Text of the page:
Ahead of his AMA workshops next month, digital engagement specialist Abhay Adhikari puts the case for arts organisations to re-define their digital identities.
As the use of social media becomes more widespread, arts organisations have to compete in a crowded and fragmented digital landscape to catch their audiences’ attention. The sector can get a much higher ROI by using social media with a value based communication focus rather than constant technological innovation. This transition requires a culture change of moving away from a vertical hierarchy to a flat structure with greater presence of staff on social networks. Institutions can use this opportunity to redefine their Digital Identities, become more accessible and engage new demographics.
Making the transition – from resource centres to vibrant hubs
The Digital Identities of arts and cultural organisations have long been defined by their fantastic collections of artefacts and archives that are available online. These include museum collections, multimedia content or digitised recordings of past performances. However, just offering these resources without access to specialists who work behind the scenes is a lost opportunity to create genuine engagement.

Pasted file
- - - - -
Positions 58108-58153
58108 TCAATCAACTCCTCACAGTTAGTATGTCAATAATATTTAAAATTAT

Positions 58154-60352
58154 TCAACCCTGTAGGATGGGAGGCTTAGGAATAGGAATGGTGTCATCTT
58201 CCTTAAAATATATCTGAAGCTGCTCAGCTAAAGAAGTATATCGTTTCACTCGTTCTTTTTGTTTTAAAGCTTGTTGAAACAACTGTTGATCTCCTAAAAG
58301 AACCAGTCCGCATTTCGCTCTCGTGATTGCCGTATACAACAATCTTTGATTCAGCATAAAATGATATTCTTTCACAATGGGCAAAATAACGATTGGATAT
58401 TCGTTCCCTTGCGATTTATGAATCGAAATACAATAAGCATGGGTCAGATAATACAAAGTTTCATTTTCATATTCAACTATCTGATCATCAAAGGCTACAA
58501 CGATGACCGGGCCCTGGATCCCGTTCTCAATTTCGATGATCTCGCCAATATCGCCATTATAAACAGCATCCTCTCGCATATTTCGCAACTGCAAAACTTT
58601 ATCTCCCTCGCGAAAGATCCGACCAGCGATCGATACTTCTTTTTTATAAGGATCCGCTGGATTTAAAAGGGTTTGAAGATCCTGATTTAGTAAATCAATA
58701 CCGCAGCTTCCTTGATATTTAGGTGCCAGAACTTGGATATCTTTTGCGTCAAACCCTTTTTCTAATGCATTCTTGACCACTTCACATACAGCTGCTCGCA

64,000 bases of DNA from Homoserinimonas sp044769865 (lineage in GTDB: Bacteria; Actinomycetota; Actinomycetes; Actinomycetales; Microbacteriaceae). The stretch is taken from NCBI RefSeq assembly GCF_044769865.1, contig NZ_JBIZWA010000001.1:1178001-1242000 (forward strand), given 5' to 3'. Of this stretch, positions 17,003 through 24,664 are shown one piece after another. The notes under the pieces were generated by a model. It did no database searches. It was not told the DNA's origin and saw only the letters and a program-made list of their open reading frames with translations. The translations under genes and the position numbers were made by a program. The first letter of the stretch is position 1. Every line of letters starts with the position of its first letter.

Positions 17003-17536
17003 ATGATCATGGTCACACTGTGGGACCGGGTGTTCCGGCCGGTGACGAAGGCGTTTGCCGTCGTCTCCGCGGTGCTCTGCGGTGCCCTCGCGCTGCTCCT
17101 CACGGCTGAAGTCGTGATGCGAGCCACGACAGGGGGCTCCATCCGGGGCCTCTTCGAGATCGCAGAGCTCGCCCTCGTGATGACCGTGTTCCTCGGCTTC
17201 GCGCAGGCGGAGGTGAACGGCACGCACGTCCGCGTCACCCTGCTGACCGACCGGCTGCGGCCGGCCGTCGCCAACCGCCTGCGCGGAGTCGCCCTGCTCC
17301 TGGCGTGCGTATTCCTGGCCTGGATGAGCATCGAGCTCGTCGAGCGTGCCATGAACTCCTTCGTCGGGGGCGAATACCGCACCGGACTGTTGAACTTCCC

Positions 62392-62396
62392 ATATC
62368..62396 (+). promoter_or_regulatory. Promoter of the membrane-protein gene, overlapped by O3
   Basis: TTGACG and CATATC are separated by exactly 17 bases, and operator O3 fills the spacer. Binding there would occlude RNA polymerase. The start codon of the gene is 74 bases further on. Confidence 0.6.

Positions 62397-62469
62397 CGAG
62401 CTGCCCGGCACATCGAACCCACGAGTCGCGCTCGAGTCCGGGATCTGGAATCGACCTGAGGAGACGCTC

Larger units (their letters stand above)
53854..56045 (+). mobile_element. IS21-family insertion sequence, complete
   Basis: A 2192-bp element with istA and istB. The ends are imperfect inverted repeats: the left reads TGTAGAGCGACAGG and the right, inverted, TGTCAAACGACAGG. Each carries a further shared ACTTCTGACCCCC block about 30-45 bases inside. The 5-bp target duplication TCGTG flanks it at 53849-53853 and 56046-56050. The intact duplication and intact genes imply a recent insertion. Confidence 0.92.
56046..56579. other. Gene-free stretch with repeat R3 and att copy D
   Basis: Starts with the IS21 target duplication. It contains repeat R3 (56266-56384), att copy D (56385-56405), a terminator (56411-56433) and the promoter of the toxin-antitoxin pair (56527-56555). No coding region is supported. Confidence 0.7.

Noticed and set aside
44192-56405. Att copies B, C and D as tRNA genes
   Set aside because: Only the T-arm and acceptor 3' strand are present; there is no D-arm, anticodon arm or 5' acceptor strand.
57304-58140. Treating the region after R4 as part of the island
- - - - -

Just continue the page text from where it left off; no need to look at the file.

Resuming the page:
The alternative is to use social networks to create vibrant hubs that encourage an open exchange between specialists and audiences. This discussion can create new content as well as generate useful meta-data. For example, users can be asked to respond to a video on YouTube by posting their own video using the response function. Similarly, SoundCloud allows users to add comments and links directly onto the waveform of a recorded sound.
The Sh*t People Say meme is a great example of how this principle works. While it might come across as trivial, through a process of video responses on Youtube, the meme has transgressed cultural, social and class barriers to create humorous and uninhibited observations on stereotypes based on race, gender, sexual orientation, occupation and so on. Something that many digital storytelling projects aspire to achieve!
Getting buy-in from specialists within arts organisations
Using social media to create similar hubs where institutions aren’t the sole creators of content and experts exist alongside audiences presents interesting crowdsourcing opportunities. For example museums have started using Twitter to crowdsource exhibition themes. This approach requires effective curation and content managements strategies to work. So there is a strong case for social media to be decentralised and used by staff with specialist roles such as curators, archivists, producers, creative directors and so on.